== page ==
September 8, 2014 | Sunvil Discovery
The handsome city of Coimbra, located in Portugal’s unspoilt Centro region, brims over with an abundance of charms to delight city-breakers who step off the beaten track.
As the medieval capital of Portugal, Coimbra is armed with hundreds of years of history and intrigue. Starting from the royal palace and university at its summit, the city tumbles down the side of the hill on which it is built, and out beyond the Mondego River, carrying with it a delightful mix of fascinating heritage, kooky customs and spectacular architecture.
Here are just a few of the highlights of this splendid city, recommended by Portugal experts Sunvil Discovery, which offers flexible, tailor-made holidays to a number of outstanding properties in and around Coimbra:
The University of Coimbra – Portugal’s oldest university
Coimbra’s pinnacle – both geographically and otherwise – is undoubtedly the Velha Universidade (Old University). This collection of grand and impressive 16th to 18th century structures – formerly the royal palace buildings – is arranged around the Patio des Escolas square. The 18th century clock tower rises loftily in one corner, casting its shadow over the brilliantly-ornate São Miguel chapel and imposing Graduates’ Hall, where the magnificently-decorated rooms are still used for degree award ceremonies. A guided tour of the Velha Universidade costs €15 pp.
The Biblioteca Joanina – books… and bats
The undisputed crowning jewel of the old University has to be the splendid Joanina Library. It is an exercise in Baroque brilliance: intricate golden gilt details snake along the rosewood shelves, arches swoop majestically overhead and extravagant frescoes adorn the ceiling. Around 250,000 books line the walls – some of which date back to the 16th century. The protection of these tomes is ensured in a most intriguing way: a colony of 15 or so bats reside behind the books, and venture out at night to feast on the insects which would otherwise damage these priceless pages.
Fado – but more refined
Portugal’s famously mournful musical genre, the tradition of Fado, is tightly woven into Coimbra’s ancient academic traditions. Unlike their Lisbon counterparts, Coimbra’s Fado singers – typically students of the university – are exclusively male. Centuries-old customs are strictly observed, with performers donning their sombre black academic dress for each recital. There are daily concerts (€10 pp) at the Fado Centre, where the finest musicians showcase their soul-wrenching songs.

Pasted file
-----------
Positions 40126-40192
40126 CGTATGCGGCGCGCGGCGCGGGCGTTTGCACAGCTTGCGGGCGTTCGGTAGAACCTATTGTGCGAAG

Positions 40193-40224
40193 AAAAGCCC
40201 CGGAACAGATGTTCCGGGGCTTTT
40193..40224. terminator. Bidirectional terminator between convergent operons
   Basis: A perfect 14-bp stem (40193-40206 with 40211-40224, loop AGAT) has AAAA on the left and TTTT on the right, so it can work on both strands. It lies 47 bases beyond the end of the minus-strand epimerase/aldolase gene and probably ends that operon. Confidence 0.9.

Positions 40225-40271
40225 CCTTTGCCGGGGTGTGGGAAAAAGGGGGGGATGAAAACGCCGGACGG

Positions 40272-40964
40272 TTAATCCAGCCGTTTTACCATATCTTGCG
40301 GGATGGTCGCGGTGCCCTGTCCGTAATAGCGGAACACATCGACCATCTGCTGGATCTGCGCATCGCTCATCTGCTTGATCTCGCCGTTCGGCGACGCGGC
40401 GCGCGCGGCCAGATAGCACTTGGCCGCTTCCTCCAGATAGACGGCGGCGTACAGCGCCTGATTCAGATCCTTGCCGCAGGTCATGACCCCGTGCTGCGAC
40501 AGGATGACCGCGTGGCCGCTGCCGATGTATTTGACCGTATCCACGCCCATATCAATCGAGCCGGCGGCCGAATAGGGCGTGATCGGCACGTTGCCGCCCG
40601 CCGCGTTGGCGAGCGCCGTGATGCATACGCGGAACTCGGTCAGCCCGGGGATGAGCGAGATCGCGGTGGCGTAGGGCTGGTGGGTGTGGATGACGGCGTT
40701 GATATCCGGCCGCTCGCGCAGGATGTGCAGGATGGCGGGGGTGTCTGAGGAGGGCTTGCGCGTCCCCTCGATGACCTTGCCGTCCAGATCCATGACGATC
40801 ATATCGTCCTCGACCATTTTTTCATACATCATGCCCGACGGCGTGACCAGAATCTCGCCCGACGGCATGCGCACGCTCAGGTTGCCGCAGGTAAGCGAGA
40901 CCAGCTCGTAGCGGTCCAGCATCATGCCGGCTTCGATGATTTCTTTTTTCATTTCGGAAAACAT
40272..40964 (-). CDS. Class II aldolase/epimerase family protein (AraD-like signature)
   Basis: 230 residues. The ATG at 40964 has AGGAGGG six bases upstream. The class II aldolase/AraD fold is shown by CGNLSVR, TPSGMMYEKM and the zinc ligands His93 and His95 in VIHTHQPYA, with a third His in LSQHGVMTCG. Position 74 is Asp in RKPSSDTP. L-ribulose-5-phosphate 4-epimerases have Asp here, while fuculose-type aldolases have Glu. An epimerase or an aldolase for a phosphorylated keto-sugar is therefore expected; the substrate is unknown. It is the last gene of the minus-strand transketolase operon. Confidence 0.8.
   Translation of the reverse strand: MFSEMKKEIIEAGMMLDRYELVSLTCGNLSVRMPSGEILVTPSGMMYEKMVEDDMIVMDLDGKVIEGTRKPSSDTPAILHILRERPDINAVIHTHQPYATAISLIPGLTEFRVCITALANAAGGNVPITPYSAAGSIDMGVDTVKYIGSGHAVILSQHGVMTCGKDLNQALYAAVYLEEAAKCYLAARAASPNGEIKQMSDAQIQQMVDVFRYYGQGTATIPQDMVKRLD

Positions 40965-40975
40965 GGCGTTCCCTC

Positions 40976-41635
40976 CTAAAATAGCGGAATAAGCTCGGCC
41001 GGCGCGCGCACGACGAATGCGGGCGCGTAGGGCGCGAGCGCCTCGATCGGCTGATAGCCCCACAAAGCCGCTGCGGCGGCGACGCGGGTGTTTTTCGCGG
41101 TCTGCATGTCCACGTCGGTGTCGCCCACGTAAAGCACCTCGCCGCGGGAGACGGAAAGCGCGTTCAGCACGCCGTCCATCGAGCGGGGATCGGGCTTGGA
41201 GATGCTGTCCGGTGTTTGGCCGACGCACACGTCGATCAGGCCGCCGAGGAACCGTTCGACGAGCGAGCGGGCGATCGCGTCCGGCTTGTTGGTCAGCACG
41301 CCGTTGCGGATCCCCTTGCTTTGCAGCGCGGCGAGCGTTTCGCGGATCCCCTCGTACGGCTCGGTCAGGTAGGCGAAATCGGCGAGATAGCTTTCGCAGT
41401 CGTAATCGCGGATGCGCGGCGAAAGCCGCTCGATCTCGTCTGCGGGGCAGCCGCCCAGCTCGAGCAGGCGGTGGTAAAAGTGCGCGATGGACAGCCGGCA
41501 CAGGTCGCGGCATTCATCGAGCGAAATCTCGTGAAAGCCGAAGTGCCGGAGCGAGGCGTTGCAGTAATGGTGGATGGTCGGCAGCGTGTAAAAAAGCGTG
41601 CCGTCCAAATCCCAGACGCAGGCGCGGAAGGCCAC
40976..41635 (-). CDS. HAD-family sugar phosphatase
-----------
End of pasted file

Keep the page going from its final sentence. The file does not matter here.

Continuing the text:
Conimbriga – Portugal’s most remarkable Roman ruins
16km southwest of Coimbra lies Conimbriga – Portugal’s most extensive and impressively well-preserved Roman ruins. Much remains of the town which flourished here until around 4 AD; masterful mosaic floors, a four-metre thick defensive wall, a complex of baths and an aqueduct are among the wonders waiting to be explored. An excellent on-site museum displays finds unearthed in archaeological digs in the area. Admission €4.50 pp.
Quinta das Lagrimas – a former royal palace and setting for a legendary tragedy
Just outside the bustle of Coimbra’s centre lies Quinta das Lagrimas (the estate of tears) – a royal palace now converted into a sumptuous hotel. The winding tree-lined drive leads to the pastel-yellow façade of the palace wing and the 20-acre botanical garden – allegedly the setting of Portugal’s greatest tale of doomed star-crossed lovers: Prince Pedro and Inês. Legend has it that Inês was murdered in the garden on the orders of Pedro’s disapproving father, King Dom Alfonso IV, and the tears she shed transformed into the spring that now bubbles gently in a corner of the tranquil grounds.
Sunvil Discovery offers a seven-night stay at the Quinta das Lagrimas in a garden wing room from £624 pp (two sharing) including flights (Gatwick), B&B and car hire. A three-night short break costs from £482 pp on the same basis. Tailor-made fly-drive itineraries are also available throughout the little-known region of Centro, with its soaring mountains, miles of unblemished coastline and charming medieval schist villages.
Visit www.sunvil.co.uk for further information, or call Sunvil Discovery to speak to an expert on 020 8758 4722.
Ends / 4 September 2014
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